Faculty committee to help determine future hiring areas
October 17, 2012Tweet
Binghamton University’s NYSUNY 2020 plan supports faculty hiring in the area of smart energy. Prior to approval of that plan, the University had made a commitment to hire faculty in another area of strength, healthcare. As the University grows over the next four years, where else should hires be made? Recommendations on additional areas in which the University should invest will be the work of a committee of faculty leaders charged by Provost and Vice President for Academic Affairs Donald Nieman to help identify what makes sense for Binghamton.
“This is a major initiative for the campus as we look to support transdisciplinary areas of excellence and increase our research strength and international visibility in the social sciences and humanities,” Nieman said.
The hiring is enabled by NYSUNY 2020 and the resulting increases in enrollment, additional tuition dollars and strategic efforts to increase new sources of revenue. “We will use a significant portion of these resources to hire faculty — 150 net new ladder faculty between 2012 and 2016,” Nieman said.
“These new positions will allow us to lower the student-faculty ratio, add to our research capacity and strengthen our academic programs.”
The investment in new faculty started with the addition of 46 tenure-track faculty for the 2012-13 academic year, and searches for 36 new tenure-track faculty positions have been authorized for 2013-14, in addition to searches to replace faculty who retired or resigned in 2011-12. For academic years 2014-15 through 2016-17, funds will be available to hire an additional 90 new ladder faculty in addition to those hired to replace retirements and resignations.
Hiring on this scale is an opportunity that comes once in a generation and it positions Binghamton to enter the front ranks of American public research universities and achieve its goal of becoming the premier public university of the 21st century, Nieman said. “To make the most of this opportunity, however, we must invest wisely by hiring the very best faculty available; recruiting a mix of junior, mid-career and senior faculty; and making strategic decisions about the areas in which we will hire. The latter is critical,” he said. “If we spread resources thinly across many areas, we will achieve excellence in none.”
Investment in smart energy and healthcare will continue to be a priority and will increase the University’s strength and reputation in the sciences, engineering and nursing. “To become the premier public university of the 21st century, however, we must develop a broader research strategy that draws on and invests in Binghamton’s substantial strength in the social sciences and humanities, as well as professional areas such as management and education,” Nieman said.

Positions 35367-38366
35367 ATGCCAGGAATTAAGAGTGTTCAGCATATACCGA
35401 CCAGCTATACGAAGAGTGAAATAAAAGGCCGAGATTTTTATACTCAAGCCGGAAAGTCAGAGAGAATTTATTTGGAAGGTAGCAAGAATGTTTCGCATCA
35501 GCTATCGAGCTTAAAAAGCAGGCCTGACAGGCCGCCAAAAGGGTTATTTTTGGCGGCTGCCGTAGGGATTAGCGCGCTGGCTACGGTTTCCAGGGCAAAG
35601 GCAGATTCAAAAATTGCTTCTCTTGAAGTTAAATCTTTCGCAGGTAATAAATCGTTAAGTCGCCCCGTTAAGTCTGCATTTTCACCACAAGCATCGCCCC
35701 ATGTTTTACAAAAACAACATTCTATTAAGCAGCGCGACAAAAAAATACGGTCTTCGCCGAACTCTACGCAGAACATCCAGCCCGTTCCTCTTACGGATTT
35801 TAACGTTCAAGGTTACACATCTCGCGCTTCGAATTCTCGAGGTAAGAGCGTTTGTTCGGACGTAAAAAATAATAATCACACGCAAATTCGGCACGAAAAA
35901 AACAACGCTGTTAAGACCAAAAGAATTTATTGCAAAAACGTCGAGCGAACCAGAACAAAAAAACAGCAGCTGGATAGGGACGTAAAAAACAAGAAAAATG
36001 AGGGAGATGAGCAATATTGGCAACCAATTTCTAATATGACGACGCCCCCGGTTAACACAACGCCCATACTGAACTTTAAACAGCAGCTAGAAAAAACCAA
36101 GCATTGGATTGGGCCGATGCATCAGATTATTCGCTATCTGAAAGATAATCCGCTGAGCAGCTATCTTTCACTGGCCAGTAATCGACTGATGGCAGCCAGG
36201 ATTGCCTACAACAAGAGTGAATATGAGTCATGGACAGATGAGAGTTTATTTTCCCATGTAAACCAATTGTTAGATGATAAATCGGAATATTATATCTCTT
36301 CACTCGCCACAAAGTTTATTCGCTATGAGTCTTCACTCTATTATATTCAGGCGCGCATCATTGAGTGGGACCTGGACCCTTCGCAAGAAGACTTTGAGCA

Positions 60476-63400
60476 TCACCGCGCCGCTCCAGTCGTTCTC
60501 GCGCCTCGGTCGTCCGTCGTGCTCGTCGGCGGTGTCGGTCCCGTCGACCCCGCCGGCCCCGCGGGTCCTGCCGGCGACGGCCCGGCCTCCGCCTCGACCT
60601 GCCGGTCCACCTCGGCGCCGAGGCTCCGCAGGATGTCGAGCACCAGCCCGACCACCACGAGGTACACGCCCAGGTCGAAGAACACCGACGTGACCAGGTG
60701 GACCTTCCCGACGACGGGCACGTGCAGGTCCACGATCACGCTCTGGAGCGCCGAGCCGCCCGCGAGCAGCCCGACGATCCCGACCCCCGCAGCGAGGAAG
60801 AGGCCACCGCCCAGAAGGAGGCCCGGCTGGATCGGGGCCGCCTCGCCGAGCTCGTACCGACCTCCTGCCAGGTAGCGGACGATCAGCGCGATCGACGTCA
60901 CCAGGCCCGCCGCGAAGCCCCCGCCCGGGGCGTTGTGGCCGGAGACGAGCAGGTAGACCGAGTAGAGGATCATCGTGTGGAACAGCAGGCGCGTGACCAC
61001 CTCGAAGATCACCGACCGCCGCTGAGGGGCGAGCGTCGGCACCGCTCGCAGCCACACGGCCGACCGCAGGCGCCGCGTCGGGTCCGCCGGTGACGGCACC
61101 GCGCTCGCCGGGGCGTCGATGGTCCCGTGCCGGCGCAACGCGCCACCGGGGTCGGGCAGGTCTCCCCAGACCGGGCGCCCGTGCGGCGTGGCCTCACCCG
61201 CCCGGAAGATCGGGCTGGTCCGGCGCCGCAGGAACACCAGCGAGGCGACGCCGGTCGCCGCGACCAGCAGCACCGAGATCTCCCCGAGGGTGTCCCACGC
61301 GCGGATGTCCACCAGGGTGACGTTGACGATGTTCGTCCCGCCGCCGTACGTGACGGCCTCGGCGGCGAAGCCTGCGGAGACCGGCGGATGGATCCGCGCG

The challenge is to identify several broad areas rooted in the social sciences and humanities that address social, economic, cultural and policy issues in which Binghamton can achieve international distinction.
And it’s imperative that faculty are involved in identifying the areas targeted for investment, said Nieman. “They have the necessary scholarly expertise to develop a coherent vision for areas identified and will provide leadership for translating that vision into reality,” he said.
Working with the Faculty Senate Executive Committee, Nieman has appointed an ad hoc committee to assess the University’s existing strengths and identify two or three broad areas in which Binghamton can gain international recognition if thoughtful investments are made in the next 3-5 years.
Professor of History Howard Brown, chair of the Faculty Senate Executive Committee (FSEC), will chair the committee, which will be comprised of five faculty selected by the FSEC and five by Nieman. They are: Bat Ami Bar-On, professor of philosophy; Laura Bronstein, professor of social work; Dave Clark, associate professor of political science; Shelley Dionne, professor of management; Mohammad Kashawneh, associate professor of systems science and industrial engineering; Joe Keith, associate professor of English; Adam Laats, assistant professor of education; Florence Margai, professor of geography; Tom McDonough, associate professor of art history; and Randy McGuire, distinguished professor of anthropology.
Nieman has asked the committee to consider the following:
• Areas selected should be sufficiently broad to encompass issues of critical importance to scholarship, public policy and/or the community, and raise Binghamton’s stature as a research university.
• Areas should reflect existing programmatic and faculty strengths so that we can leverage existing resources to assure that we can gain international recognition.
• Areas should lend themselves to interdisciplinary and transdisciplinary approaches to allow us to leverage the strength of multiple schools and departments, tackle truly significant issues and remain at the forefront of scholarly trends.
Other considerations include the need to meet student demand, sustain top-rated programs, strengthen emerging areas of scholarship or programs that are poised to achieve prominence and build excellence in areas in which Binghamton can achieve a level of international prominence.
The committee will solicit ideas and feedback from faculty across the University in the coming weeks, and will complete its work by Dec. 15. Its recommendations will be reviewed by the deans and Nieman, in consultation with President Harvey Stenger. Final decisions on the areas in which the University will invest will be announced by Feb. 15, 2013, Nieman said, to best inform the University’s faculty recruitment plan for 2014-15.
“I am grateful to the faculty who have agreed to serve,” Nieman said. “They have a daunting, if exciting task before them. However, the work they do will help us make wise decisions that will enhance the strength and stature of research at Binghamton University.”